When it comes to casting a line in southern Oklahoma, McCurtain County offers some of the state’s clearest waters and a variety of species ready for catching from trophy trout to large- and smallmouth bass. Make the town of Broken Bow your basecamp, get your Oklahoma fishing license, then set off by boat or in waders to explore this southern Oklahoma gem.
Set in the Ouachita Mountains, anglers can fly fish for trophy trout in the Mountain Fork River, cast from the shore along Broken Bow Lake’s blue waters, or escape to the wilderness on the state’s only free-flowing wilderness waterway, the Glover River. Whichever you choose, there’s plenty of fish to reel in at every one of these Oklahoma rivers and lakes.
The area is home to many types of fish: largemouth bass, smallmouth bass, catfish, walleye, crappie, perch, brown trout, and rainbow trout. McCurtain County has a unique claim to fame when it comes to rainbow trout: it’s the farthest place south that produces this fish naturally.
Looking to net a uniquely Oklahoman achievement? Earn the coveted Oklahoma Grand Slam at Broken Bow Lake—home of legendary bass fishing—by hooking a smallmouth, largemouth, and spotted bass in one day. But that’s just one of the spots for fishing in the region. Here are some of our favorites.
Considered the best smallmouth bass fishing stream in Oklahoma, the wild, untamed Glover River is Oklahoma’s only undammed waterway. It offers excellent fly fishing, but no commercialization, so bring a few buddies along for safety. Water levels can be unpredictable, rising and falling dramatically with rain. Canoers and kayakers can fish the free-flowing waters in spring and fall, but during lower water seasons it’s best to wade right in.
Note that a Land Access Fee permit is required to access the area and fish at Glover River, as it’s part of the Three Rivers Wildlife Management Area. The annual permit is $40 for Oklahoma residents between ages 18–64 and $85 for nonresidents.
Fish Found: It’s best known for its genetically pure 1-3lb. smallmouth bass. Largemouth and spotted bass are found in the river’s deep pools.
When to Go: Year-round, but use caution in spring and fall rainy seasons to avoid being caught in high water.
Upper Mountain Fork River
Smallmouth bass fishing is first-rate on this beautiful river above Broken Bow Lake. There are no outfitters on the upper section, so you’ll need to bring your own kayak or canoe to paddle here, but you can also use waders.
Fish Found: Spotted and largemouth bass. White bass and walleye only in the spring.
When to Go: March or April if looking to catch a wide variety of species.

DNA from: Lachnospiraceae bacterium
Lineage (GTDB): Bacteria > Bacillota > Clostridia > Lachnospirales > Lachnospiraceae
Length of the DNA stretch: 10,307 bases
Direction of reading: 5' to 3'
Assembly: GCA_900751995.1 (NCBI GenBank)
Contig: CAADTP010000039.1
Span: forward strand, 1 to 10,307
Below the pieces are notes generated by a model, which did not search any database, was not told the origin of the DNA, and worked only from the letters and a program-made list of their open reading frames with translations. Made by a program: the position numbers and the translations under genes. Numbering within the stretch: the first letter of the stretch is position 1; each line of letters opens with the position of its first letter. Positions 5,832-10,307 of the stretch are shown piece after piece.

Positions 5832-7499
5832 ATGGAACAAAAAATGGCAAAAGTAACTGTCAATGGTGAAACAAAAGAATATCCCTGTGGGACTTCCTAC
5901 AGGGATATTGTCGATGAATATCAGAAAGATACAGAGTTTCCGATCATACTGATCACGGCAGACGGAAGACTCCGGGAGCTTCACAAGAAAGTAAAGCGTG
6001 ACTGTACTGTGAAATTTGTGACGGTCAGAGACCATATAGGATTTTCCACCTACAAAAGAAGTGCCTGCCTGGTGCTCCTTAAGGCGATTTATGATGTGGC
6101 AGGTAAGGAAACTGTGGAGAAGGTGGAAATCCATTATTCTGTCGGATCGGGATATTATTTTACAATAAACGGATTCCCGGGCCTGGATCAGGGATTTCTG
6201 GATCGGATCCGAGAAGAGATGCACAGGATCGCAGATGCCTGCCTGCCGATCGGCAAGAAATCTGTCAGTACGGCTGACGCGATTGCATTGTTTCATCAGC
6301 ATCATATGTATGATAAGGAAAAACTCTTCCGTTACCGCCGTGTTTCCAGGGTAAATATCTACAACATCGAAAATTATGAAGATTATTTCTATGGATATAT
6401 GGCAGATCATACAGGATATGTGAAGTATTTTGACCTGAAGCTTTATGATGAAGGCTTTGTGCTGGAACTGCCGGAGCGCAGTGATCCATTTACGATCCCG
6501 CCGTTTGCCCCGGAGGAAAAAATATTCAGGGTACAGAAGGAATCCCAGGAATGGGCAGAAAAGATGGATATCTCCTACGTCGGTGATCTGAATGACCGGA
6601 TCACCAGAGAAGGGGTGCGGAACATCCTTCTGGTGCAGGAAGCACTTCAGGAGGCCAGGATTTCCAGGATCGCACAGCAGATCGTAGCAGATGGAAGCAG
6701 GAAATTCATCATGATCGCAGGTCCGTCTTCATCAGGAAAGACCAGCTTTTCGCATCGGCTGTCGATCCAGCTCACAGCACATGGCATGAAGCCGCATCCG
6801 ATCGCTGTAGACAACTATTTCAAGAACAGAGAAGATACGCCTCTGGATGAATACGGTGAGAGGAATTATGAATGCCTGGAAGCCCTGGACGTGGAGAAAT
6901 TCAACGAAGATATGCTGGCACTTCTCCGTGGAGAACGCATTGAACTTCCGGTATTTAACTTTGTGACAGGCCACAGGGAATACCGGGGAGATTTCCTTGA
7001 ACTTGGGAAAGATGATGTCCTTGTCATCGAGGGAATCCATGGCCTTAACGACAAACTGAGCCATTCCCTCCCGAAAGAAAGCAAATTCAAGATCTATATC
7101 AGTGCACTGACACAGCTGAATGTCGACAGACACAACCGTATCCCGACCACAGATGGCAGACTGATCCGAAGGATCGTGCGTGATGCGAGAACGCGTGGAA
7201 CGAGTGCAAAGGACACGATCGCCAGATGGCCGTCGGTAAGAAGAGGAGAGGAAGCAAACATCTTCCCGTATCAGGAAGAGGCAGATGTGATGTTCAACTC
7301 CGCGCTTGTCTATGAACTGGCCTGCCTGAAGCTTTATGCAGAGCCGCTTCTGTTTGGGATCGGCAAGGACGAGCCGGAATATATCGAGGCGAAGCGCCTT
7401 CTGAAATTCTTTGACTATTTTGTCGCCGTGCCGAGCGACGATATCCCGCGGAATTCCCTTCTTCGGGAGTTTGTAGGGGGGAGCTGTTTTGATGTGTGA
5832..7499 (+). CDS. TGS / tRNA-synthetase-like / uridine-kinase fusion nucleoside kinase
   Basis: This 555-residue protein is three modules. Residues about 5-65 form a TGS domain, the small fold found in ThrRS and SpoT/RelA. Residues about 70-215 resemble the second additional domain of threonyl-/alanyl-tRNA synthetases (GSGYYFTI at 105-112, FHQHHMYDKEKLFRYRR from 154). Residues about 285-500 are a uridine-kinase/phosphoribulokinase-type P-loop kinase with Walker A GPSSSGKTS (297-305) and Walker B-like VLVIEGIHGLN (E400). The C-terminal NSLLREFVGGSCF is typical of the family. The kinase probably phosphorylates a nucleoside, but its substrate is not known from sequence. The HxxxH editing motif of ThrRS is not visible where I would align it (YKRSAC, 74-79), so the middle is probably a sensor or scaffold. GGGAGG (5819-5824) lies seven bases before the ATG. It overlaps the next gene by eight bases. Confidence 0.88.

Lower Mountain Fork River
If world-class trout fishing is your endgame, head below the Broken Bow Dam on the Lower Mountain Fork River. The river and its tributaries boast 12 miles of fishing and varying conditions, including swampy Cyprus section, small streams, and fast-moving water with views of passing kayakers. You’ll find the biggest trout between the state park dam and the Reregulation Dam or from the Reregulation Dam to the U.S. 70 Bridge.
Fish Found: Rainbow and brown trout
When to Go: November to March is when you’re most likely to reel in a big trophy trout, but trout are stocked year-round. Visit near a stocking day to increase your odds.
Broken Bow Lake
Known for crystal clear blue waters thanks to its rocky (not sandy) bottom, this lake’s 180 miles of shoreline are popular with anglers looking to cast a line. If you have boat access, paddle out to one of the lake’s many islands for a different perspective and fewer crowds.
Fish Found: Largemouth, smallmouth, and spotted bass, catfish, walleye, crappie, and perch. Catch all three types of bass in one day and you’ll have achieved the Oklahoma Grand Slam.
When to Go: May–March is prime season, but some species of fish can be caught here year-round.
Have your eyes on the prize of the Oklahoma Grand Slam, or want to be sure you catch the coveted trophy trout? Go with a local guide whose expert knowledge on the best places to cast and catch will make for an excellent outing. Here are a few options to help you choose a guiding service:
Beavers Bend Fly Shop: Located on the banks of the Lower Mountain Fork River, this full-service fly shop has the gear you need, and it guides groups on the river for wade casting—with instruction if needed. Catch and release only.
Fly Fish Beavers Bend: Oklahoma-licensed guide Jenny Mayrell-Woodruff spends 200 days on the Lower Mountain Fork River a year. She guides and teaches clients in a positive way that ensures a great day on the water.
Rudy’s Guide Service: Rudy Rudisill has been fishing on Broken Bow Lake since just after it opened to the public—50 years ago. He’s an expert in all species of bass, but also catches walleye and crappie when in season. Rods and tackle provided free of charge.
Fish Tales Winery & Vineyard: This unique shop in Broken Bow invites you to enjoy a glass of wine made from local Oklahoma grapes then go out on a fully guided catch-and-release fishing trip.
Bob’s Guide Service: Bob Daniel specializes in trips for families, and even those with pets, and will take you and your group on half- or full-day trips to catch trout, walleye, bass, and catfish on southeastern Oklahoma’s lakes.